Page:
Treatments are intended to reflect current knowledge of taxa throughout their ranges worldwide, and classifications are therefore based on all available evidence. Where notable differences of opinion about the classification of a group occur, appropriate references are mentioned in the discussion of the group.

Documentation and arguments supporting significantly revised classifications are published separately in botanical journals before publication of the pertinent volume of the flora. Similarly, all new names, names for new taxa, and new combinations are published prior to their use in the flora. No nomenclatural innovations will be published intentionally in the flora. Journals and series in which papers relevant to Flora of North America North of Mexico have been or may be published include Brittonia, Canadian Journal of Botany, North American Flora, Novon, Systematic Botany, Systematic Botany Monographs, and Taxon, among others.

Taxa treated in full include native species, native species thought to be recently extinct, hybrids that are well established (or frequent), and waifs or cultivated plants that are found frequently outside cultivation and give the appearance of being naturalized. Taxa mentioned only in discussions include waifs or naturalized plants now known only from isolated old records and some nonnative, economically important, or extensively cultivated plants, particularly when they are relatives of native species. Excluded names and taxa are listed at the ends of appropriate sections, e.g., species at the end of genus and genera at the end of family.

Treatments are intended to be succinct and diagnostic but adequately descriptive. Characters and character states used in the keys are repeated in the descriptions. Descriptions of related taxa at the same rank are directly comparable. With few exceptions, taxa are presented in taxonomic sequence. If an author is unable to produce a classification, the taxa are arranged alphabetically, and the reasons are given in the discussion. Treatments of hybrids follow that of one of the putative parents. Hybrid complexes are treated at the ends of their genera, after the descriptions of species.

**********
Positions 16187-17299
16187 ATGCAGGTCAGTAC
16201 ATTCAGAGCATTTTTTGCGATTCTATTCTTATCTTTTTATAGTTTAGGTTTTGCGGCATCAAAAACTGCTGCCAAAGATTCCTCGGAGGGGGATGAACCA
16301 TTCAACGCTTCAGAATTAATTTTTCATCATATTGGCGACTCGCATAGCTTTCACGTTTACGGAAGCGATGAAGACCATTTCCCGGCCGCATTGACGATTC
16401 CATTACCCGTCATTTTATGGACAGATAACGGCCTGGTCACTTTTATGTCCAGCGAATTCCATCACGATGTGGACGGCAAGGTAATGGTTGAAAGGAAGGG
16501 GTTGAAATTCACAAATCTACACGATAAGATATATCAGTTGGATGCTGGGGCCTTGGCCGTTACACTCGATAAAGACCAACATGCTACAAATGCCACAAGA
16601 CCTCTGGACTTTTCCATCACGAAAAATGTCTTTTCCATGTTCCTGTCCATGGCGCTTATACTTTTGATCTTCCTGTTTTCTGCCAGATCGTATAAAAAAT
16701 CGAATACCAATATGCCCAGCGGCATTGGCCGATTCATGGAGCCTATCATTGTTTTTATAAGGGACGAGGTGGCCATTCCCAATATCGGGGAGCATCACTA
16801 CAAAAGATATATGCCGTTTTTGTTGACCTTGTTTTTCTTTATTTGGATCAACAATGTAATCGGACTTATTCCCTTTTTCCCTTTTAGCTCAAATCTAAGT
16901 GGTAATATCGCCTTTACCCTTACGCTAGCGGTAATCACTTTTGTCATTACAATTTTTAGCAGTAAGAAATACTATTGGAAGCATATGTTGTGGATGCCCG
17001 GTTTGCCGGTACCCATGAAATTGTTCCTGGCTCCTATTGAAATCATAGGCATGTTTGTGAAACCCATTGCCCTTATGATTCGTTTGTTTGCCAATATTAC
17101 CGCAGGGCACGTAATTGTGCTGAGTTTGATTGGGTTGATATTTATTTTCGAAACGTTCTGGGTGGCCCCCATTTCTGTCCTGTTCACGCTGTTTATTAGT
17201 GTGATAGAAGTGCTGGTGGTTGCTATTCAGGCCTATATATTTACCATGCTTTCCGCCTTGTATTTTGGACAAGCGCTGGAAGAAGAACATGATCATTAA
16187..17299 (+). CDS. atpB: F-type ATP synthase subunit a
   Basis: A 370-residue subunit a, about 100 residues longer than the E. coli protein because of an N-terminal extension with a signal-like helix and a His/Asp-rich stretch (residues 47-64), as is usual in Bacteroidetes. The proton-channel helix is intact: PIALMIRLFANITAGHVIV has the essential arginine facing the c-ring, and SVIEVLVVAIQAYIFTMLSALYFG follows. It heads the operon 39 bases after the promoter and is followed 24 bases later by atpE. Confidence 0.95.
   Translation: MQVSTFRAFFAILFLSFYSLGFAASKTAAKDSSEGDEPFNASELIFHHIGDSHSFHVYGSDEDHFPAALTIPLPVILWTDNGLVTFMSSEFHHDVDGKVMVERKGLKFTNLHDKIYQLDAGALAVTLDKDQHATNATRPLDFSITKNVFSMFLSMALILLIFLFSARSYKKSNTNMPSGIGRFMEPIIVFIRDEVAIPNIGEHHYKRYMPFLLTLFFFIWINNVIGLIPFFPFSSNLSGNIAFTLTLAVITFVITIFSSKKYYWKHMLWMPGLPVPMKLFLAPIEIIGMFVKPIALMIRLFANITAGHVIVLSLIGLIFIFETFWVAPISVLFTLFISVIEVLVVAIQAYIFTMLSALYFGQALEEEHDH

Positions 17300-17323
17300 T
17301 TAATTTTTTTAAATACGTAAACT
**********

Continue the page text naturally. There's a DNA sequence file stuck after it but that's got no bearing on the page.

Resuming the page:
We have attempted to keep terminology as simple as accuracy permits. Common English equivalents have been used in place of Latin or Latinized terms or other specialized terminology whenever the correct meaning could be conveyed in approximately the same space, e.g., "pitted" rather than "foveate," but "striate" rather than "with fine longitudinal lines." Specialized terms that are used are defined in the generic or family descriptions and, in some cases, are illustrated.


Authoritative general reference works used for style are The Chicago Manual of Style for Authors, Editors, and Copywriters, ed. 13 (University of Chicago Press 1982); Webster's New Geographical Dictionary (Merriam-Webster 1988); and The Random House Dictionary of the English Language, ed. 2, unabridged (S. B. Flexner and L. C. Hauck 1987). B-P-H/S. Botanico-Periodicum-Huntianum/Supplementum (G. D. R. Bridson and E. R. Smith 1991) has been used for abbreviations of titles of serials; and Taxonomic Literature, ed. 2 (F. A. Stafleu and R. S. Cowan 1976--1988) and its supplements by F. A. Stafleu, E. A. Mennega, and others (1992+) have been used for abbreviations of titles of books.

This page was revised 10/12/15.